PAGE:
The UK government has told companies to start drawing up standard contractural clauses for data transfers in case of a no-deal Brexit.
The warning comes in latest batch of technical notices released to allow organisations to prepare for the event it doesn't manage to negotiate exit terms with the European Union before March 2019.
In the notice on data protection, the government said that although it would greenlight the transfer of UK data to other member states, there were no such guarantees in reverse.
This is because the EU has to rubberstamp the standards of protection applied by the UK – known as an adequacy decision – and Eurocrats have made it clear this won't happen until the UK is out of the bloc.
That leaves a period of time between the official exit date and the adequacy decision – assuming it is granted, which is far from a foregone conclusion – when data will not be able to flow into the UK, which would be a massive blow to companies doing business in Europe.
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The government's attitude thus far has been that the two sides should recognise each other's regimes ahead of the exit date – and the UK government has been accused of being complacent about the ease with which it will get this deal.
Politicians have largely publicly ignored statements from the EU's chief negotiator, Michel Barnier, that emphasised an adequacy decision can only be taken once the bloc can assess the UK's new legal framework.
However, the technical notice acknowledged this is the reality in the case of a no-deal scenario. It aims to make the first move by saying it will recognise the two systems as aligned, but has accepted the EU won't do the same.
"While we have made it clear we are ready to begin preliminary discussions on an adequacy assessment now, the European Commission has not yet indicated a timetable for this and have stated that the decision on adequacy cannot be taken until we are a third country," the notice said.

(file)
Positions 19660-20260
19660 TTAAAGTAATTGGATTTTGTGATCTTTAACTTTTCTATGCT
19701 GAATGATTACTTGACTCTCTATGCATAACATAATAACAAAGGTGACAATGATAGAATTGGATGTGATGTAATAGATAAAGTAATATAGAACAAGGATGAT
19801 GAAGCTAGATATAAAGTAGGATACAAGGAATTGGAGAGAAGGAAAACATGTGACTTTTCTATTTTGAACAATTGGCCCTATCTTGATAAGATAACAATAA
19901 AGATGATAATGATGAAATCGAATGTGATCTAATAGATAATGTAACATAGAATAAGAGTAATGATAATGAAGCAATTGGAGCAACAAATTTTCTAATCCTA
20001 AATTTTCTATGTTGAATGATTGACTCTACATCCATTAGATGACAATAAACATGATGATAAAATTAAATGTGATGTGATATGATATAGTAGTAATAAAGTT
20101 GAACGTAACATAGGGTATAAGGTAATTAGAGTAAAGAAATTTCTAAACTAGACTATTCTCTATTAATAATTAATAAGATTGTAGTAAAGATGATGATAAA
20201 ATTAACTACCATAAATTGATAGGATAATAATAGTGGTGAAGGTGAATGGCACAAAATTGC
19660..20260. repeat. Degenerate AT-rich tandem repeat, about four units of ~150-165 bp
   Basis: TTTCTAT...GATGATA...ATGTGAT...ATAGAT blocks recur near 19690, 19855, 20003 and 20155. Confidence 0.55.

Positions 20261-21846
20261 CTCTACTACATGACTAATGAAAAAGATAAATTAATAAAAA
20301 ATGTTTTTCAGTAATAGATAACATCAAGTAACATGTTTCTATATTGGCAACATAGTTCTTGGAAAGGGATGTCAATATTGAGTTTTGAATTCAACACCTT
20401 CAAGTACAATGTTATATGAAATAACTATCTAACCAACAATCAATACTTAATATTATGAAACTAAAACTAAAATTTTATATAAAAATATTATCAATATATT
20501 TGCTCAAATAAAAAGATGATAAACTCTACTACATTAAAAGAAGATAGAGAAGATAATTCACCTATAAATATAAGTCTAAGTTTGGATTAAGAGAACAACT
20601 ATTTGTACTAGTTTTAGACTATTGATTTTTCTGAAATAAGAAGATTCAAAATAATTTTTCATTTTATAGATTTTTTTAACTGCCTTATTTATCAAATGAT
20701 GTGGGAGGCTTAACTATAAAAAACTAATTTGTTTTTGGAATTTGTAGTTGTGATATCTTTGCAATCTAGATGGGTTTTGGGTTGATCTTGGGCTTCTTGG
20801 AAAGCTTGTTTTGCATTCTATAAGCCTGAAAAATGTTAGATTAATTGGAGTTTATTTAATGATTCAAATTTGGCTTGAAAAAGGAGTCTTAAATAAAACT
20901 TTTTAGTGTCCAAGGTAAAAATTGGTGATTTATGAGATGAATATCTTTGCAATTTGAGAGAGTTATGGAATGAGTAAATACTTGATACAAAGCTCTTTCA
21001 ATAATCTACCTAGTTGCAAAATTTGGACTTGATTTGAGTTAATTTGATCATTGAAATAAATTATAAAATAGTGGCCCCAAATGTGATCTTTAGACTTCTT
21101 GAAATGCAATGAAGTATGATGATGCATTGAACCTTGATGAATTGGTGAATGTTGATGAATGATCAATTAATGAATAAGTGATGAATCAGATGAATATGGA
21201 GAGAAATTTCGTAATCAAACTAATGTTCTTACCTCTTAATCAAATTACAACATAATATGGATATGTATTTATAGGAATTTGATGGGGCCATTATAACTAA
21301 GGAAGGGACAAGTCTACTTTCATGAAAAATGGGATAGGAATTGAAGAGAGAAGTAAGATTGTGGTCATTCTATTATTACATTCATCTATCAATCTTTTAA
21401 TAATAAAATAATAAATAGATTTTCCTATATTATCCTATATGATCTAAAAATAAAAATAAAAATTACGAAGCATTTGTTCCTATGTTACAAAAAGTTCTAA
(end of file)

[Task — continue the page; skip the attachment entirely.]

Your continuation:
As such, it said that companies that want to receive personal data from organisations in the EU, including data centres, need to work with their EU entities and partners to find new legal bases to cover those transfers.
"We recommend that you proactively consider what action you may need to take to ensure the continued free flow of data with EU partners," the notice said.
They put forward two approaches: derogations provided in Article 49 of the General Data Protection Regulation or set agreements offered by the European Commission known as standard contractural clauses (SCCs).
The latter is likely to be the most relevant, as derogations can only be relied upon if SCCs or another mechanism, binding corporate rules, cannot be used – and both of these have already been branded "unsatisfactory substitutes" for an adequacy deal by MPs on Parliament's Brexit committee.
A primary concern is the onus it puts on the companies, which now have less than six months to organise new contracts.
BT's Brexit boss Stephen Hurley told MPs that, with more than 18,000 suppliers, setting up SCCs would be very cumbersome, especially as the set text "isn't necessarily designed to deal with the modern ways of doing business, and the way flows of data occur in practice".
The committee concluded that the "considerable change from the status quo would place a bureaucratic burden on individual businesses, a burden which would be prohibitive for many small businesses".
There is also uncertainty about the suitability of SCCs, as they are currently the subject of a legal challenge in the EU's top court, in the long-running legal wrangling between activist Max Schrems and Facebook.
The court has been asked to rule on how much protection these clauses – which companies started to use for US data transfer after Safe Harbor collapsed – afford EU citizens whose data is being transferred.
The technical notice also said the UK "will continue to push for close cooperation and joined up enforcement action between the [Information] Commissioner's Office and EU data protection authorities".
The government has chanced its arm here before, calling for continued membership of mechanisms such as the "One-Stop Shop", which allows organisations that operate in a number of member states to deal with just one supervisory authority, and for the ICO to remain involved in the European Data Protection Board.
However, the EU has yet to suggest it will go along with such plans, and Barnier has repeatedly rejected them , saying the EU "cannot, and will not" share its decision-making powers with a third country. ®